There seems to be an issue that has been an ongoing conversation between me and the Head Start Teaching Team. How do we get parents “onboard” with getting their child assessed for learning disabilities, developmental delays, or other issues that may affect learning? This is not an easy topic to begin with. As professionals and educators, we feel the need to address growth and developmental concerns immediately with families so the children may get the assistance needed. Not all families are willing participants and open to professional suggestions of this magnitude. The phrase “he or she will grow out of it” does not always hold truth. Parents don’t understand sometimes, the sooner issues are detected and addressed the greater the probability the child will benefit from the intervention or assistance.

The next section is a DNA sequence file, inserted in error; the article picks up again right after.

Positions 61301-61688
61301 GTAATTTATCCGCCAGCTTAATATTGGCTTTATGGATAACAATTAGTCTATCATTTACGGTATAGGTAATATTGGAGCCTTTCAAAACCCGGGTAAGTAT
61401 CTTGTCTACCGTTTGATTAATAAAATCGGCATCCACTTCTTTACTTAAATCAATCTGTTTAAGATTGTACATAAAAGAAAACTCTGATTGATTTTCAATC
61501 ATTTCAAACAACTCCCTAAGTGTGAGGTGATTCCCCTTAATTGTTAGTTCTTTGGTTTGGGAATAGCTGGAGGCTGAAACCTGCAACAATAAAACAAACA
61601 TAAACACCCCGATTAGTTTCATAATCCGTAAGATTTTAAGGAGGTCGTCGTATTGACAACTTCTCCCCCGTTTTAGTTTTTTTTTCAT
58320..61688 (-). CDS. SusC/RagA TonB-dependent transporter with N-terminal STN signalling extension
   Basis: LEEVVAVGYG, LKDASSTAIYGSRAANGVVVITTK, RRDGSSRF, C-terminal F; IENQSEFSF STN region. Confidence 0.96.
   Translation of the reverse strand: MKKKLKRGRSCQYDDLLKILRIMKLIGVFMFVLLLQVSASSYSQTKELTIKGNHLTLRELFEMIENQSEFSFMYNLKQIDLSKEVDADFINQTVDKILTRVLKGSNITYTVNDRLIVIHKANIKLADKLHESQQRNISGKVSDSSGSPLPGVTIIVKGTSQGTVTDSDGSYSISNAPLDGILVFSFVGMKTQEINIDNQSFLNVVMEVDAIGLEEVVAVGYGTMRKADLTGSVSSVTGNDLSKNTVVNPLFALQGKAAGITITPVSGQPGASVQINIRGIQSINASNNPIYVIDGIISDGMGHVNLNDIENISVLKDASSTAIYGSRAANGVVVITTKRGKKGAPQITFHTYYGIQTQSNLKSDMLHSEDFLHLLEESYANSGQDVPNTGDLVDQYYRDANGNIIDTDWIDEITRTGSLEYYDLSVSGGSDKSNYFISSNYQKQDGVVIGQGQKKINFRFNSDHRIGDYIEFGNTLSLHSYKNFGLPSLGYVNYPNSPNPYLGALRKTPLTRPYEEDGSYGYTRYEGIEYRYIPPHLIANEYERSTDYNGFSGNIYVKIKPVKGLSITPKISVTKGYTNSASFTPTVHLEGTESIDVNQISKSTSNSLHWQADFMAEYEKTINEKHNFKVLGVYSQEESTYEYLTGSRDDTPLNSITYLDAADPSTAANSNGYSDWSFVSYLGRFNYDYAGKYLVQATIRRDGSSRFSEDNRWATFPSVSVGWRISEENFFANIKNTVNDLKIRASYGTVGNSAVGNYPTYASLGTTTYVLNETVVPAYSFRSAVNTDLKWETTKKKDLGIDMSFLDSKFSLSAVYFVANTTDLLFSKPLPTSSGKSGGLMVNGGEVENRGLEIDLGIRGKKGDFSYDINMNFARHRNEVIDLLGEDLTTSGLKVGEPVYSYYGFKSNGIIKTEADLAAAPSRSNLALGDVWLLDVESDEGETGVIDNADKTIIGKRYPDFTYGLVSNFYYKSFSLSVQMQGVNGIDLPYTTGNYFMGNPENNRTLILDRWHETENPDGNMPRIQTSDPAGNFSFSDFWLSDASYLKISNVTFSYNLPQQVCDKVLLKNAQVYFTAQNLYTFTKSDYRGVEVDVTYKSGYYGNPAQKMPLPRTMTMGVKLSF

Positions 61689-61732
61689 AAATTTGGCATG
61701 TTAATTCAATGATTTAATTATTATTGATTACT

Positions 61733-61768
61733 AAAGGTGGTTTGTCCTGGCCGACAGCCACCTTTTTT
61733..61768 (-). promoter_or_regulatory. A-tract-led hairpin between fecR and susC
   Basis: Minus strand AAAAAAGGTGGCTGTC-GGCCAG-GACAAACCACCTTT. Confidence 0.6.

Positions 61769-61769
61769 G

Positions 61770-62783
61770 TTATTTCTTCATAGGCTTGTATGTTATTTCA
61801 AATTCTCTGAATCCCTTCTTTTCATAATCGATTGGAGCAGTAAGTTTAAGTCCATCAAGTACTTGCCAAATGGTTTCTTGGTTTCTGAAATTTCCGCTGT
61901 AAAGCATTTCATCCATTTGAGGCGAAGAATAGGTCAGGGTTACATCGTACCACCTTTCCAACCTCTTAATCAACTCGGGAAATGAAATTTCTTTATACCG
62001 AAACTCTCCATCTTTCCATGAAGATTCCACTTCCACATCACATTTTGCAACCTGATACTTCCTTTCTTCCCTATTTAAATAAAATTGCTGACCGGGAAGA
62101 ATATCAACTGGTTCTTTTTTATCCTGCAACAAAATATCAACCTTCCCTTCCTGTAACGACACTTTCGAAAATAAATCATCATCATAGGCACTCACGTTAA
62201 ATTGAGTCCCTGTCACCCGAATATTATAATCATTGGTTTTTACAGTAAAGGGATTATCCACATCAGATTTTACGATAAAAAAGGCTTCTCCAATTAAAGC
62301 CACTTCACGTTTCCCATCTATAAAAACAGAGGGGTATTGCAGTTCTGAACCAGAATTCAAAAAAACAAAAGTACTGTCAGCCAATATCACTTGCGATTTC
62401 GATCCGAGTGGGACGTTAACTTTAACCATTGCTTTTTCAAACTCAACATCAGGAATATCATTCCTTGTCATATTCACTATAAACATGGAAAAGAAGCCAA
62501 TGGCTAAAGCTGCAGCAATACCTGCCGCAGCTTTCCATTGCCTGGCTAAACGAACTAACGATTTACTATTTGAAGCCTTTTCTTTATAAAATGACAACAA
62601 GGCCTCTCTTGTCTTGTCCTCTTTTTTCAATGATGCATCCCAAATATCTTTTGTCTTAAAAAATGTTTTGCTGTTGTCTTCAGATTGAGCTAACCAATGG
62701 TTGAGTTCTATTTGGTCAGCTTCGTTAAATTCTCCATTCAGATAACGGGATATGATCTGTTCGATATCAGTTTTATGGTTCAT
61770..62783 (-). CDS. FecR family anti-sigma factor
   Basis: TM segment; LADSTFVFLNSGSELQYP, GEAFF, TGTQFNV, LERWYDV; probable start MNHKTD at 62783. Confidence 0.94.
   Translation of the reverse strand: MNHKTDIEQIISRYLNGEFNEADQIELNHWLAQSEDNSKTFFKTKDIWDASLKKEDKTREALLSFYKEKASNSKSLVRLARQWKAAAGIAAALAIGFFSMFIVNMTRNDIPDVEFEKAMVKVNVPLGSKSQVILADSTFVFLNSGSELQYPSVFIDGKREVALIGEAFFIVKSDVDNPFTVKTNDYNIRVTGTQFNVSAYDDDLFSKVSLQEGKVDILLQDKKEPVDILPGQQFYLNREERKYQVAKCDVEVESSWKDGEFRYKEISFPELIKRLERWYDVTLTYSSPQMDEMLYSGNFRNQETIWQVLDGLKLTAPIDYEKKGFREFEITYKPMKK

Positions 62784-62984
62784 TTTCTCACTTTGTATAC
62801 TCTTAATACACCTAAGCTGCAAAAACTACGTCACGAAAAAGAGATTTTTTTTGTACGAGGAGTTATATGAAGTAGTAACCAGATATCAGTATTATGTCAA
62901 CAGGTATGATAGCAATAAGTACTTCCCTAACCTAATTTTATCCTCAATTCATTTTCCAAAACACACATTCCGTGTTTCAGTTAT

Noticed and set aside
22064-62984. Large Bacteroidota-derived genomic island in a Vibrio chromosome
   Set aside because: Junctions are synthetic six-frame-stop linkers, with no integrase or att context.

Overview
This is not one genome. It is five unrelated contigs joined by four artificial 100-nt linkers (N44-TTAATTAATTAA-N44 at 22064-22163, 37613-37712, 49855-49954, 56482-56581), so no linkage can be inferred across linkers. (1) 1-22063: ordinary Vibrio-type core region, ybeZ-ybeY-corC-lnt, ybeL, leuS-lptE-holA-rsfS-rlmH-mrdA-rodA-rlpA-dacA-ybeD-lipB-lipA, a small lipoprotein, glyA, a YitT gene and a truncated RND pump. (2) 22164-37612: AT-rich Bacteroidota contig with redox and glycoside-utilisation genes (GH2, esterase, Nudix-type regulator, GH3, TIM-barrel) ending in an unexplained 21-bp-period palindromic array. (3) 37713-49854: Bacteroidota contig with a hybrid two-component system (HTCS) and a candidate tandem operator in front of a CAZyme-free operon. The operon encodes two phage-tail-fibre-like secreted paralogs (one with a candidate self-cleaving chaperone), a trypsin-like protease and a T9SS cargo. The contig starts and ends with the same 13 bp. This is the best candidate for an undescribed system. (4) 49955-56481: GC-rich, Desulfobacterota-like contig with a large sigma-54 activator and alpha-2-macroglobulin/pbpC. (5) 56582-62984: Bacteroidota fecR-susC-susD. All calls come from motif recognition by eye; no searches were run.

The subject of Individualized Service Plan (I.E.P.) is not an easy topic. The Head Start Team often brainstorms various approaches to use to talk with parents. The direct and formal way of pulling the DECA’S, ASQ‘s, and other assessment tools utilized is not always helpful and convincing to some families. What are some approaches that have worked in the past that differ from what I have described? How do we as educators bring the families “onboard” with getting the child assessed, ISFP, or even to open up to want to be an advocate for their child’s well- being and growth and development? Does culture play a role in the family’s willingness to advocate for their child when it comes to dealing with developmental issues, special needs, or behavior concerns?
I would like feedback to explore the various approaches or concerns that you as educators and professionals have experienced.